Letters, Monday, May 14th, 2012

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What will future be for our shops?

DOES it occur to you that the shops lying empty in our High Street could remain empty for ever? For sure, it will be many years before they reopen. Why would I say that, you may well ask. Well, the state of the financial world, that’s why.

Funnily enough, it occurs to me that owners of shops are in a pickle. They cannot rent out or lease for obvious reasons, nor can they sell on as no one wants or can afford to buy. In other words, empty shops are worthless.

So what will be the problems of the next generation of entrepreneurs? At the lowest level, ie the high street, as follows: High overheads eg rents, electricity etc. There will be no openings for speciality shops as the supermarkets have everything covered. High prices to compare with the cost for the consumer at their monthly sojourn to Morrisons, Tesco, Asda etc.

Things then get worse, as car parking is difficult and costly locally as compared with free parking. Then opening hours would, of necessity, be very long so that a living could be made, and of course the cost of holding stock that may never be sold. The great shadow of the internet market hangs over everyone and cannot be ignored.

Could any type of shop survive apart from the charity emporiums? Well, even they could go if people run out of things to give or attempt to sell online. Hairdressers are considered a must but would have to bring down charges as women in particular are adept at doing their own or each others’. Card shops to go re. cost of card and postage. Betting shops are also empty now, in effect, as people bet online more. Cafes may manage but shoppers will buy their cappuccinos along with the monthly “look out” to the superstore.

Do we, as citizens, proud as we are of our towns and villages, care about these shop futures? We do, but not enough when comparing our bills after shopping. There’s still, of course, our corner shops, but they already charge an excess for convenience, as we only go there when we forget to buy otherwise. We could, in the future, see high streets full of flowers and a bandstand, as in days of yore, filled by folks, in their Sunday best, parading of an evening to see and be seen.

As a conclusion, let us remember that individuals are clever at overcoming all types of obstacle and ingenious at finding solutions. Let’s hope they are up to the mark when the bell tolls. I do, believe me, hope so.

Allan Wilkinson

Review city roads

I READ with amazement your front page item regarding a review of the traffic system at the Wheatsheaf to facilitate a Tesco store at Roker Retail Park.

It is more than 10 years since the Stadium of Light opened, without any changes to the road system into the city centre.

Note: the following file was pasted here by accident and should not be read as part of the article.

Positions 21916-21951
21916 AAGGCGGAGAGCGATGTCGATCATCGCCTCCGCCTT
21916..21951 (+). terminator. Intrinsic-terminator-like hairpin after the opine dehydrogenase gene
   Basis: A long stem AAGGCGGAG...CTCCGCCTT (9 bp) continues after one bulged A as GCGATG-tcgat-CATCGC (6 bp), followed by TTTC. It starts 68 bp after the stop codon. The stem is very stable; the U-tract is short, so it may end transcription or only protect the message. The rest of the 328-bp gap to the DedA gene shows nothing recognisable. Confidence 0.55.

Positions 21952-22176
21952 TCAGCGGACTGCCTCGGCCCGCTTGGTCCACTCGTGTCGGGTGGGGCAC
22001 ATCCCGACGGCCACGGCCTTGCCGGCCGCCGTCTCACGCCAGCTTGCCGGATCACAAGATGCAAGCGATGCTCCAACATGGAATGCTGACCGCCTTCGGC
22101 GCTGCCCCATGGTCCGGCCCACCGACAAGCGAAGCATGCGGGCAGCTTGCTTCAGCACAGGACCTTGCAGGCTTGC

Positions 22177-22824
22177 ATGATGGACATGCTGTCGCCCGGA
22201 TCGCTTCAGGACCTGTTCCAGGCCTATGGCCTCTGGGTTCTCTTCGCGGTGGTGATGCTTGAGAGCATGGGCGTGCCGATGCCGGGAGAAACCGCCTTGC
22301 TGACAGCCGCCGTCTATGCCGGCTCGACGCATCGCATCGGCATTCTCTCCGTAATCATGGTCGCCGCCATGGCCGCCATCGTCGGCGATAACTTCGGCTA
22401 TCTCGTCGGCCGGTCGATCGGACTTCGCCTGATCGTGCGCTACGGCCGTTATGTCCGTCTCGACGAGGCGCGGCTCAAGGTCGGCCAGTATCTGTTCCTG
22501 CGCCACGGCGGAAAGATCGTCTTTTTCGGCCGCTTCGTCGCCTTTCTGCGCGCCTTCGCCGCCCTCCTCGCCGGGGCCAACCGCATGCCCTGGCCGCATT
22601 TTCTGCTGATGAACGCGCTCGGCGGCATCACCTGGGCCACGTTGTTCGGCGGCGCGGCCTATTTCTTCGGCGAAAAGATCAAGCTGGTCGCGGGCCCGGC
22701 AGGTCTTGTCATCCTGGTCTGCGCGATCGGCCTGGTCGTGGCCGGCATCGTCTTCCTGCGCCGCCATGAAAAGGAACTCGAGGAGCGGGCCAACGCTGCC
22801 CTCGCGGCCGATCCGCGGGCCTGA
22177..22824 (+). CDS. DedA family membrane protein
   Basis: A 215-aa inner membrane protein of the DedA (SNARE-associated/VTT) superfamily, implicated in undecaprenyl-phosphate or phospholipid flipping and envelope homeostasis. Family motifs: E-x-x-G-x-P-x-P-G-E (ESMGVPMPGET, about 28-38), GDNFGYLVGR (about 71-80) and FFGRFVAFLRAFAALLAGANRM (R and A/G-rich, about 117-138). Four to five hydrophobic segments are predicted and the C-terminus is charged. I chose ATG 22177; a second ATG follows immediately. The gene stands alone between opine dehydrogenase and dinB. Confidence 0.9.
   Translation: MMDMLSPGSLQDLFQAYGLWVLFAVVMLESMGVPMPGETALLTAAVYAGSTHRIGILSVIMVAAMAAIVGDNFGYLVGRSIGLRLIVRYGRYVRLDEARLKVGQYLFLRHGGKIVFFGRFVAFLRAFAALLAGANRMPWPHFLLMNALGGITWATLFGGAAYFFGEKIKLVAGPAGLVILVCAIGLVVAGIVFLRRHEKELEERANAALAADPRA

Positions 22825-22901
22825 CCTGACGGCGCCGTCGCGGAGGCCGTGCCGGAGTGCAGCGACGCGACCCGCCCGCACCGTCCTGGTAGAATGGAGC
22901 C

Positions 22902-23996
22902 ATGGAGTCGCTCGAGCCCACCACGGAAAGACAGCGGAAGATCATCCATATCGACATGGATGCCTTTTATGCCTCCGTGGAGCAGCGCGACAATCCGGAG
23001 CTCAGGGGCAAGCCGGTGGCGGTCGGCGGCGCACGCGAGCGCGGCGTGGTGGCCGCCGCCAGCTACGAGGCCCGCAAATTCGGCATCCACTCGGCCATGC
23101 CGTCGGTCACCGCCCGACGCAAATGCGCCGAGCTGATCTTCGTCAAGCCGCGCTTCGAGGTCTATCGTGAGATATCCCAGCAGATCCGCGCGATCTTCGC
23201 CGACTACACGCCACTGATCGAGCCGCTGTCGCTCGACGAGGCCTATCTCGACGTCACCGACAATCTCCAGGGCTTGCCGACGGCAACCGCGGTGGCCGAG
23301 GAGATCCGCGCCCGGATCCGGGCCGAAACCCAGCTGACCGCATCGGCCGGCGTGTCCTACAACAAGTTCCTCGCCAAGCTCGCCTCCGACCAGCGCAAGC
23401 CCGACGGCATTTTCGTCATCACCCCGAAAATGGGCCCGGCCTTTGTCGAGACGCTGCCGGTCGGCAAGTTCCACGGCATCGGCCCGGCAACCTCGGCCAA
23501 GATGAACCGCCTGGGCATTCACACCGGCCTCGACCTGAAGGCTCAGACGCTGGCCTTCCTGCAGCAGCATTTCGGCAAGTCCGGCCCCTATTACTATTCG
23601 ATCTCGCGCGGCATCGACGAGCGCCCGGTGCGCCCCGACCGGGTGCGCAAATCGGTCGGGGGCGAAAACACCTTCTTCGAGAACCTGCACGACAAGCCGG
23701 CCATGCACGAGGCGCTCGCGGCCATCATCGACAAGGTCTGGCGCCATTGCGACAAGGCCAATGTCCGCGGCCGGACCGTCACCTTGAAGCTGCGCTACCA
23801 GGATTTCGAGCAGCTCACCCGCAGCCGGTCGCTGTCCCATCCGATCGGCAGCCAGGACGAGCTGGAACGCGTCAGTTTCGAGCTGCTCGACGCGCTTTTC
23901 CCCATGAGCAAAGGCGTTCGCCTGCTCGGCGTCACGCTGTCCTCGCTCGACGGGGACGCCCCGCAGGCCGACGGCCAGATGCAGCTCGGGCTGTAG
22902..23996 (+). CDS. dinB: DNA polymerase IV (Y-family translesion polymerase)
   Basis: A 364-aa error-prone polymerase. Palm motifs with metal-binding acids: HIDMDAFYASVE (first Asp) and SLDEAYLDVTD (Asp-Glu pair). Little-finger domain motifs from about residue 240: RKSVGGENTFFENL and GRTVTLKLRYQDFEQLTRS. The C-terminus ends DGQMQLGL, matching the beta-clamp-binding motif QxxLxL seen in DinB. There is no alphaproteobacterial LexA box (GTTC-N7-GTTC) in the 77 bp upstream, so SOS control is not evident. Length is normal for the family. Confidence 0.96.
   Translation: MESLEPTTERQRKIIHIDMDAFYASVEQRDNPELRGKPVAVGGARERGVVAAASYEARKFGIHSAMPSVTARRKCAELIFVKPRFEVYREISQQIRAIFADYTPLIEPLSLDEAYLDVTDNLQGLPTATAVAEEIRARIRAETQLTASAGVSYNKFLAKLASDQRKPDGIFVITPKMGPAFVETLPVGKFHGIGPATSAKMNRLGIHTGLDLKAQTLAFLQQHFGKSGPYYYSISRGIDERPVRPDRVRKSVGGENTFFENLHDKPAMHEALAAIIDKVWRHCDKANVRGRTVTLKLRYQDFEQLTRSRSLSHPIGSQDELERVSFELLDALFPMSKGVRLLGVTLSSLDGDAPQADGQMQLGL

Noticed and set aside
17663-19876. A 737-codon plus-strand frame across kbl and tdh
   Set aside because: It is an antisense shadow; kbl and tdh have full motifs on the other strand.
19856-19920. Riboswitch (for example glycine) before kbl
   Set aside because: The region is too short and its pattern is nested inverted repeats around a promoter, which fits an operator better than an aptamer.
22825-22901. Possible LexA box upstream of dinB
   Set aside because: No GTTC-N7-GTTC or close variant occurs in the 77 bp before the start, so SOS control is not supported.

Traffic should be able to access the city via the bridge directly from Newcastle Road and Southwick Road, as was originally the case, without having to go half way to Roker and back.

This would also allow access to the Central Station, which incidentally, must be the most embarrassingly pathetic station entrance of any city in the country, without a detour to Hendon.

Surely it is time for a total review of the city’s arterial roads, taking into account the possible development of the Vaux site.

David Hegarty, Gillas Lane West, Houghton

No to wind power

IT would be wrong to build a wind turbine at Tunstall Hills. The first thought would be that this would be a blot on the lovely landscape of that scenic area.

The important thing is the well-known uselessness of these turbines. Denmark stopped making them in 2008. They only get 13 per cent of their electricity from them and they have the highest energy prices in Europe.

Our rulers, the EU, have set a target for us to generate 38 per cent of our electricity from renewable energy within the next 10 years. This would cost us about £200billion.

At present only about two per cent of our energy comes from turbines. Nuclear would be cheaper and better. Wind turbines are rendered useless by both gale force winds and low wind conditions.

Marjorie Matthews, Aiskell Street, Sunderland

Damage to car

I PARKED my car at Mill Bank near Fulwell Mill at 10am, nowhere near any driveway and not on the pavement but on the road, and when I returned at 2pm found my car had been scratched down the near side.

Obviously someone with a sharp instrument had walked down the pavement and deliberately done the damage. A car next to mine had also been scratched. I am warning motorists not to park here.

The damage to my car is approximately £200 and I hope the low-life scum responsible is happy and can sleep at night.

Matthew Short, Fairfield Drive, Whitburn